Interestingly, one of the variants of the HVR, the "Gemini", which can uniquely be dual-wielded in multiplayer, has the body of a Heckler & Koch USC, right down to the distinctive light gray coloration (albeit with a standard UMP barrel with a suppressor, rather than the USC's 16" one).
The "Karma-45" is a futuristic TDI Vector. It has two barrels, two ejection ports, and two magazines. Since only one of the magazines is replaced if less than half the rounds have been expended and it only has one trigger, presumably one of the magazines (and accompanying reciever) is emptied first, with the second one then being automatically switched to. It is known as the "CRB" in the game files, which refers to the civilian semi-automatic Vector that has a 16" barrel, and was the same name incorrectly applied to the standard Vector in Ghosts. The "Deimos" special variant has the stock removed and uses flush-fitting magazines.
The "VPR" is a double-barreled submachine gun added via an update on March 28, 2017. The weapon is directly based on the Heckler & Koch MP5K, while the "Yokai" variant is inspired by the full-size MP5A3. Unlike the Karma-45, it fires both barrels at once. The foregrip is the pistol grip of an AKM.
Assault & Battle Rifles
The Beretta ARX-160 returns from Call of Duty: Ghosts as the OSA (standing for Orbital Space Aeronautics). The model is ripped from Ghosts with no edits, judging by the fact that it still has an FN 40GL (with a missing trigger) mounted instead of a Beretta GLX160, and the magazine still has no rounds visible inside when reloading.
The M1 Garand appears in Infinite Warfare simply as the "M1". The in-game description states that its "top-loading clip" (written in blue text, signifying that it is an "integral attachment" which has gone from sometimes being an attachment in Ghosts to just meaning "a thing the gun does") can only be reloaded by emptying it. It is possible to eject a partially expended clip from the Garand using the clip latch, but this was not generally used as a method of reloading it in combat since real soldiers do not carry magical elves in their webbing to consolidate unfired rounds into nice full clips. On the gameplay side, this decision is likely intended for a retro WWII game experience, when old WWII first-person shooters followed the Garand manual-of-arms closely and thus did not perform mid-magazine reloads.
A modernized version of the rifle appears as the "DMR-1", sporting a VLTOR Cluster Rail, cheekpiece with cartridge holders, unusable laser sights, absurdly large muzzle device, and an scope by default, mounted off to the left of the rifle like the M1C and M1D marksman rifles. This version can have its clip ejected when partially empty. The "Spectacle" variant appears to be based on the T26 "Tanker Garand" carbine, with a muzzle device borrowed from a Springfield Armory M1A SOCOM 16. Unlike the regular M1 Garand you can reload the "DMR-1" before all 8 rounds have been shot.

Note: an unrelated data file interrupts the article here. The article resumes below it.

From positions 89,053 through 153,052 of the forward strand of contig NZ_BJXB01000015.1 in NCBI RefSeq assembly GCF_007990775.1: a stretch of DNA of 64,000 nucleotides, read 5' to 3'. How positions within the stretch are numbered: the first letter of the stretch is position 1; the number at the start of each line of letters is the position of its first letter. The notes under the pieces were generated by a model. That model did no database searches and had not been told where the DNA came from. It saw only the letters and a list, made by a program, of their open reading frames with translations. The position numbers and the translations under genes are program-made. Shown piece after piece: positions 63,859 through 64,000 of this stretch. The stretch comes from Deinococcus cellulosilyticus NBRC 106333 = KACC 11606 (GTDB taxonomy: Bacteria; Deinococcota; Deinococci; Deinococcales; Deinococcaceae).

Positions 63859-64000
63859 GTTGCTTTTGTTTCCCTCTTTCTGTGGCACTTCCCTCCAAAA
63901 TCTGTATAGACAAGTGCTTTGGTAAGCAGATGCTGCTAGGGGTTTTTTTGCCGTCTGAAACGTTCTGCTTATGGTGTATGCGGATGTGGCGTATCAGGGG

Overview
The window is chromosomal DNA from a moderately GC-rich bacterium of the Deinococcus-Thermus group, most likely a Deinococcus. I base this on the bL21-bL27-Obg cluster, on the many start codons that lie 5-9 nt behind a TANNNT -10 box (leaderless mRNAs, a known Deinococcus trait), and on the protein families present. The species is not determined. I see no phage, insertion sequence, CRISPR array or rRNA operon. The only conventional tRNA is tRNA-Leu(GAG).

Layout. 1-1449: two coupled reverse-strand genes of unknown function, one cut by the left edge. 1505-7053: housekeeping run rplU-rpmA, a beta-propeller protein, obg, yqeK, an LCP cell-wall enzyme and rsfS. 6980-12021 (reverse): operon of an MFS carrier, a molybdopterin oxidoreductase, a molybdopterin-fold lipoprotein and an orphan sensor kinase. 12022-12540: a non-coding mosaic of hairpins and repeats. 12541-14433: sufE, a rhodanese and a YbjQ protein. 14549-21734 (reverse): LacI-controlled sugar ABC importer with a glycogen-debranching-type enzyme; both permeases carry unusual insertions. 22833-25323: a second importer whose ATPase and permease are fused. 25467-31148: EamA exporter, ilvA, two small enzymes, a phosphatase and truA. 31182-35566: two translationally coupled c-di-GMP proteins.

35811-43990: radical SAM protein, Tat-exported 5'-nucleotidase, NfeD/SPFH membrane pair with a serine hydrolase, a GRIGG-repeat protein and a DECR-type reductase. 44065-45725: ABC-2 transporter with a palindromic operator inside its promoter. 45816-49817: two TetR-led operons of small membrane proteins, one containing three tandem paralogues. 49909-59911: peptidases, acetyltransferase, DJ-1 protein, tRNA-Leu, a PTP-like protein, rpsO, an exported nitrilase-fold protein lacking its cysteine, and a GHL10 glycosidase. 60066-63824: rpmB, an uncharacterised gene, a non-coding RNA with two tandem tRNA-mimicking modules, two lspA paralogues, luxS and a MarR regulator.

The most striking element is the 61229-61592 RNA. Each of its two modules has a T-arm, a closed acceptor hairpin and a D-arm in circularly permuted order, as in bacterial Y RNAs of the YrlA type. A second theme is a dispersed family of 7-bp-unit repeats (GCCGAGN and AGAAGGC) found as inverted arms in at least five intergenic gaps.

The "EBR-800" is a fictitious sniper rifle/assault rifle hybrid based off the M1 Garand. The weapon shoots bolts of energy and is fed by large, side-loading batteries which hold 6 shots in sniper mode. Thanks to the unexplained properties of the energy rounds in this game, simply flipping the scope off to the left and shortening the barrel via no obvious mechanism turns the weapon into a full-auto rifle with 30 shots of energy ammo.
The "NV4" is an assault rifle available in game, essentially a VLTOR/Magpul themed custom built M4A1 Carbine fitted with various futuristic embellishments (even being referred to as the "M4" in the game files). The custom upper receiver has a VLTOR MUR-1A forward assist, and cutouts on the left side that resemble Battle Arms Development receiver or Gun Point GEN2 receiver. The handguard is based on the VLTOR CASV and is fitted with a pair of futurized AN/PEQ-2 laser modules (neither of which actually do anything). When optics are attached the top one disappears and the side-mounted one changes appearance. The rifle is equipped with a futuristic Magpul MBUS Gen 1 rear sight with illuminated white dots and an ammo counter. The stock is a futuristic take on the Magpul STR, with a sling loop placed on the top, similar to ACE stocks. The pistol grip is based on Magpul MIAD Gen 1, while the magazines are fitted with a futuristic interpretation of the Magpul Ranger Plate. It also has a sling based on Magpul MS3 GEN2. The word "Nova" is inscribed on the side of the weapon, this is perhaps what "NV" stands for in the weapon's name.
The weapon appears on the main cover art for the game, fitted with a suppressor and foregrip. Interestingly, some pieces of official promo art depict the weapon being disassembled by detaching the handguard, barrel, and stock from the receiver, despite one of the more distinctive features of M4 and/or AR-15-pattern rifles being the ability to separate the upper and lower receivers easily for transport and maintenance.
Reloading the "NV4" with the reload-speed-boosting Dexterity perk will have the user flip out the old magazine to the left instead of dropping it out.
On January 12, 2018, the "Honey-B" variant was added via an update. It features an integral suppressor described as modifying the firing characteristics "in a way reminiscent of a particular weapon from the past". The model does feature some cosmetic alterations, but none of them actually make it closer in appearance to a real AAC Honey Badger.
The "Type-2" is an energy based rifle heavily resembling the Magpul FMG-9; the game files indeed refer to it as "FMG". It can be split into two dual-wielded weapons at the player's discretion. Oddly enough, the P90 magazine-esque energy cell only feeds into the rear of these two weapons, begging the question of how exactly energy is transferred to the front gun when the two are detached.